I had two brothers, both of whom were some years older than myself, and the five of us, my mother, father and us three kids, lived in one room and a kitchen. In addition there was always a lodger. Altogether, we must have had fifty of these lodgers. They came and went, one after another. Sometimes they fitted in well enough, but sometimes they were a nuisance. Most of them disappeared without a trace and were never heard of again. One of these lodgers, whom I remember particularly well, was an apprentice locksmith, a dark, sad-featured young chap who had tiny black eyes and a face that was always covered with soot.
His appearance, and the fact that he hardly ever spoke a word, made us children really scared of him. I still remember one afternoon when he came home early. I was about five at the time and was alone in the flat, playing quietly on the floor. My mother had taken the boys on to the common and my father had not yet returned from work.
The young locksmith picked me up from the floor and sat me on his knee. Our tenement building, at that time a new one, filled from top to bottom with poor folk, was far in Ottakring. All of these people had so many children that they over-crowded the small courtyards in the summer. I myself had two older brothers, both of whom were a couple of years older than I.
My father, my mother, and we three children lived in a kitchen and a room, and had also one lodger. Several dozens of such lodgers stayed with us for a while, one after another; they appeared and vanished, some friendly, some quarrelsome, and most of them disappeared without a trace, and we never heard from them.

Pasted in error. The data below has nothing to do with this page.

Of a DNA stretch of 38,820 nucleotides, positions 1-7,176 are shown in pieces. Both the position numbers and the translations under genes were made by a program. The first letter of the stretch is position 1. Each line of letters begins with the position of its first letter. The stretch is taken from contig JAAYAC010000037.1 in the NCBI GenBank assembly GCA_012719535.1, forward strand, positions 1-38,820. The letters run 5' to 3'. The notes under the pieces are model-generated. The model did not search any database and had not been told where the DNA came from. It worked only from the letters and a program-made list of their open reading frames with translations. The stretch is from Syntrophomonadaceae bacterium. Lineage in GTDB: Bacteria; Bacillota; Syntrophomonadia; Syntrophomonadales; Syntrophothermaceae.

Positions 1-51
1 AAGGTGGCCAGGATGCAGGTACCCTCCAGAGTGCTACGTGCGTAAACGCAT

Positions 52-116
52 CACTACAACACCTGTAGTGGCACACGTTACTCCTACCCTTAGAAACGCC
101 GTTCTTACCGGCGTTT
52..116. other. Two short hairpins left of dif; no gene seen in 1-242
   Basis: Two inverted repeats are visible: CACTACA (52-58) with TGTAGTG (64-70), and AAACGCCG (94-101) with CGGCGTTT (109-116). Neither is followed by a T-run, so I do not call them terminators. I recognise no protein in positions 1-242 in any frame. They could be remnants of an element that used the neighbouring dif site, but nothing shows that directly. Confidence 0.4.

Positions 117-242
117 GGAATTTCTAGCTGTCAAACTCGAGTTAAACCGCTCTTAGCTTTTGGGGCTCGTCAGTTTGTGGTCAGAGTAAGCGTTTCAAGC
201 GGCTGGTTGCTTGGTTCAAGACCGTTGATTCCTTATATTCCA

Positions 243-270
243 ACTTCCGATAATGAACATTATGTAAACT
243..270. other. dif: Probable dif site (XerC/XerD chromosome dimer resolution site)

Among all those lodgers there were two who clearly stand out in my memory. We children were afraid of him. He was quiet, too, and rarely spoke much. I remember how one afternoon he came home when I was alone in our place. I was at that time five years old and was playing on the floor of the room. The apprentice picked me up, sat down and hold me on his knees. Translated from the German and Privately Printed. Paris [Obelisk Press? Memoirs of Josefine Mutzenbacher. Illustrated by Mahlon Blaine. Paris [i.
New York], The Memoirs of Josephine Mutzenbacher. Translated by Paul J. Los Angeles, Holloway House, Translated by Rudolf Schleifer [Hilary E. Introduction by Hilary E.
Memoirs of Josephine M. Complete and unexpurgated. Continental Classics Erotica Book, Continental Classics, Josephine 1—2. Translated by Ilona J. Helsinki, Books on Demand,